15

Action potential

Depolarisation of cell membrane so that inside is more positive than outside. Potential difference is +40mv. Action potential can be transmitted along the axon or dendron plasma membrane.

16

Local currents

Movements of ions along the neurone. Flow of ions is caused by an increase in concentration at one point, which causes diffusion away from the region of higher concentration.

17

Saltatory conduction

Way that the action potential appears to jump from one node of Ranvier to the next.

18

Neurotransmitter (substance)

Chemical that diffuses across the cleft of the synapse to transmit a signal to the postsynaptic neurone.

19

Cholinergic synapses

Those that use acetylcholine as their transmitter substance.

20

Synaptic knob

Swelling at the end of the presynaptic neurone.

21

Acetylcholinesterase

Enzyme in the synaptic cleft that breaks down acetylcholine.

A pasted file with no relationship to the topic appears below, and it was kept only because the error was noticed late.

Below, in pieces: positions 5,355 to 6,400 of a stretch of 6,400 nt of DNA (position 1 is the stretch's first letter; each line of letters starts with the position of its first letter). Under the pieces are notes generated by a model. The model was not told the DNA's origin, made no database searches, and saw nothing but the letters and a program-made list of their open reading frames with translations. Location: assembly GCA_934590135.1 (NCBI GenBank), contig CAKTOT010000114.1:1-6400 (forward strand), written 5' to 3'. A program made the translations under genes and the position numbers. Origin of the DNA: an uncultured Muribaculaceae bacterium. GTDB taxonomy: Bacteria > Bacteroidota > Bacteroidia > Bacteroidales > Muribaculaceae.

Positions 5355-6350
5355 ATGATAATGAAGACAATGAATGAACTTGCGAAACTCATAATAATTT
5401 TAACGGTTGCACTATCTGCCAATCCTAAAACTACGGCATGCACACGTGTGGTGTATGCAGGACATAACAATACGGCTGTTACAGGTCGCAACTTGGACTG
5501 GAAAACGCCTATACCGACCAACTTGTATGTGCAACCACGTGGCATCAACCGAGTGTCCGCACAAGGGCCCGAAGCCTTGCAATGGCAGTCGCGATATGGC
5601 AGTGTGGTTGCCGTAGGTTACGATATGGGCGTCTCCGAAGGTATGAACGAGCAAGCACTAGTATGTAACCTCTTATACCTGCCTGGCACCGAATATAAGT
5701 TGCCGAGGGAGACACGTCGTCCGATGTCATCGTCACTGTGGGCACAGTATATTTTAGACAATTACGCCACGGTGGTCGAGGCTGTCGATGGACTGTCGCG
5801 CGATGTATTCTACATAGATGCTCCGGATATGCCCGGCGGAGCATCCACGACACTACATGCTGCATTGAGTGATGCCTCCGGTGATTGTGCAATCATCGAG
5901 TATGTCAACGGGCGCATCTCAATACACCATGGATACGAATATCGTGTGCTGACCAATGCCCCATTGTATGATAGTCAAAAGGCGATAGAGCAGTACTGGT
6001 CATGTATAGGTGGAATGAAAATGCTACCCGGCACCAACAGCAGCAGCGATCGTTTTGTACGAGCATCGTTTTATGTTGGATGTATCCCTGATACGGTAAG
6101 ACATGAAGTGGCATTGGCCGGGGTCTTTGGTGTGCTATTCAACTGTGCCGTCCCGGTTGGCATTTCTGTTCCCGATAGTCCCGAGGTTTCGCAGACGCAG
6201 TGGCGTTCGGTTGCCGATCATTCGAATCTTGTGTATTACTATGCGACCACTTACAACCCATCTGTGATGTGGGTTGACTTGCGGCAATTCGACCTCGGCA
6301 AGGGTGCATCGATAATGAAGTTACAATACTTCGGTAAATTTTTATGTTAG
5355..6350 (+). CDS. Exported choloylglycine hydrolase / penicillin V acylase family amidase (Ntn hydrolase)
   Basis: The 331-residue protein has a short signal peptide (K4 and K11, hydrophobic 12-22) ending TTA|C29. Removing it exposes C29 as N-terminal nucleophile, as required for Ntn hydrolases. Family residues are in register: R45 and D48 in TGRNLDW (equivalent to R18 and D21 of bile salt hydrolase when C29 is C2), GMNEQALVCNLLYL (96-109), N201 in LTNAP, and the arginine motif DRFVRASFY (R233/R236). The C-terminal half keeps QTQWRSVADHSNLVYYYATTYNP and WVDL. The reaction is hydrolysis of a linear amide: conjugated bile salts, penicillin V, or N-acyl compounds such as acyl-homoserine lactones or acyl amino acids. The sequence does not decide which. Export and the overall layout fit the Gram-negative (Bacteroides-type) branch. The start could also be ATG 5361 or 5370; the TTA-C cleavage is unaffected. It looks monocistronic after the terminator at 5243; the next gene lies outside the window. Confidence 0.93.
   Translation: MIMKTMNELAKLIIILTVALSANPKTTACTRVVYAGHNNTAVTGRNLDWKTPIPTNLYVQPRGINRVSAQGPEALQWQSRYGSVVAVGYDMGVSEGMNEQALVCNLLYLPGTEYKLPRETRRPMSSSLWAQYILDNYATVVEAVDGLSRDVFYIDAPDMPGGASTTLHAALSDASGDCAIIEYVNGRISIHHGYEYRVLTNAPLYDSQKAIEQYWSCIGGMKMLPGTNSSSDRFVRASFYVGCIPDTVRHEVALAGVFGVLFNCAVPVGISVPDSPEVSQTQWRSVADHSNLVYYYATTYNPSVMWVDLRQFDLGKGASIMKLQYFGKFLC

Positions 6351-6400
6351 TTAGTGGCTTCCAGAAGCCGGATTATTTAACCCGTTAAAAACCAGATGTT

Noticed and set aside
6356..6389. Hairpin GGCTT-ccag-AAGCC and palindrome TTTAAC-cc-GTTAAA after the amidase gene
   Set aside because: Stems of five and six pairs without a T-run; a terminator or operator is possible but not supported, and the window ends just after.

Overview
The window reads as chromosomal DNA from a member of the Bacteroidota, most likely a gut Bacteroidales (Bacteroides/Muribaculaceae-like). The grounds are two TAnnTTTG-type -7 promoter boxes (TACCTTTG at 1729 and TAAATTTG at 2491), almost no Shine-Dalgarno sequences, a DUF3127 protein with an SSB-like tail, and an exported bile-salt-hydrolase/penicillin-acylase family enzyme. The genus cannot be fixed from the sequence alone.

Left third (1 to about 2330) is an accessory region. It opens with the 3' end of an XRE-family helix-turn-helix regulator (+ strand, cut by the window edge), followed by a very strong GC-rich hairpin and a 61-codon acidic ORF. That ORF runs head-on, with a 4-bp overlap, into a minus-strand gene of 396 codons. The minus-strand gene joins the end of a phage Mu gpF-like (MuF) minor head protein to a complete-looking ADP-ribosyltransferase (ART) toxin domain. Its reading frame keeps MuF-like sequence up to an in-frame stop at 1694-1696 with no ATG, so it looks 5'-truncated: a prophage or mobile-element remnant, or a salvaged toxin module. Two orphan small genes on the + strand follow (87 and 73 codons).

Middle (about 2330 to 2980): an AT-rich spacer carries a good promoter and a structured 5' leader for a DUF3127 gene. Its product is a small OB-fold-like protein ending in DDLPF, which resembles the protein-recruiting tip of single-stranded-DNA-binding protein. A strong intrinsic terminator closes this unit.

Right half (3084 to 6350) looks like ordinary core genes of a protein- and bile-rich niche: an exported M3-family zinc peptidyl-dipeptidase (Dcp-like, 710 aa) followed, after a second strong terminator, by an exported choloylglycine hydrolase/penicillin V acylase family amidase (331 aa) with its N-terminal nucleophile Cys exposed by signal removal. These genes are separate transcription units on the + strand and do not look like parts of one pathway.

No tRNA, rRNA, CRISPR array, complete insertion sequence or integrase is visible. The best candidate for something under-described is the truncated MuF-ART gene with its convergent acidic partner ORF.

22

All or nothing

Refers to the fact that a neurone either conducts an action potential or it does not. All action potentials are of the same magnitude of +40mv.

23

Summation

Several small potential changes can combine to produce one larger change in potential difference across the membrane.

24

Hormone

Molecules that are released by endocrine glands directly into the blood. They act as messengers, carrying a signal from the endocrine gland to a specific target organ/tissue.

25

Endocrine gland

Gland that secretes hormones directly into the blood. Have no ducts.

26

Exocrine gland

Gland that secretes molecules into a duct that carries the molecules to where they are used.

27

Target cells

Those that possess a specific receptor on their plasma membrane. Shape of receptor is complementary to shape of hormone molecule.

28

Adenyl cyclase

Enzyme associated with the receptor for many molecules, including adrenaline. It is found on the inside of the cell surface membrane.

29

The first messenger

Hormone that transmits a signal around the body.

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The second messenger

Cyclic AMP, which transmits a signal inside the cell.

31

Pancreatic duct